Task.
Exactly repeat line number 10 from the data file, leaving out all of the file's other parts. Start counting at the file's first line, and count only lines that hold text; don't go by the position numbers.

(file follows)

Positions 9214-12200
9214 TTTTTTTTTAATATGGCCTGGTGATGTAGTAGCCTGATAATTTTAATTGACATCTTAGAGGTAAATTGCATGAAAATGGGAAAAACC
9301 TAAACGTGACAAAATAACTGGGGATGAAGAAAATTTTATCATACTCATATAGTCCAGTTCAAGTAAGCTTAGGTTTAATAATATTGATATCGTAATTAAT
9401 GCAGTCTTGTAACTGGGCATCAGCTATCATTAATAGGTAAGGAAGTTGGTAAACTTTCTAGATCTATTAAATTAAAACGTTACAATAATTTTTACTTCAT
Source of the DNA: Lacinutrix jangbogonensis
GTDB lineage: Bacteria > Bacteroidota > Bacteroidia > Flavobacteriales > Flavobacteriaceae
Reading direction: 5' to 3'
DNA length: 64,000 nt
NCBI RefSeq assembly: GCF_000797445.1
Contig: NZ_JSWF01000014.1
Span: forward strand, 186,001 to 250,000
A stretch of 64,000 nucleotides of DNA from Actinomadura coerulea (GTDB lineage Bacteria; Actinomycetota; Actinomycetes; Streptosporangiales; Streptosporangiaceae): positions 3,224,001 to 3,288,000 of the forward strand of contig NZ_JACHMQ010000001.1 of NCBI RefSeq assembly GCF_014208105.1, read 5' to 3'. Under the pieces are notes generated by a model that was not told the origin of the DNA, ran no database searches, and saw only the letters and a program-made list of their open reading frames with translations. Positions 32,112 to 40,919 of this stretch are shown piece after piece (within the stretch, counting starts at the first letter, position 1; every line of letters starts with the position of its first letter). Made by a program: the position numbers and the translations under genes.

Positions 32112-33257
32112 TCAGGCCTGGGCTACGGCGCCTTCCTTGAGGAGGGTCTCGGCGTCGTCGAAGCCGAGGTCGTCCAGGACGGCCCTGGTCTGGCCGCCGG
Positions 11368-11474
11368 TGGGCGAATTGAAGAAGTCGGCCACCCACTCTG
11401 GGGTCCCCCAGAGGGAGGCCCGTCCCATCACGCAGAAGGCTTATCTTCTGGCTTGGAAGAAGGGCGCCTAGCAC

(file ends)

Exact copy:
Contig: NZ_JSWF01000014.1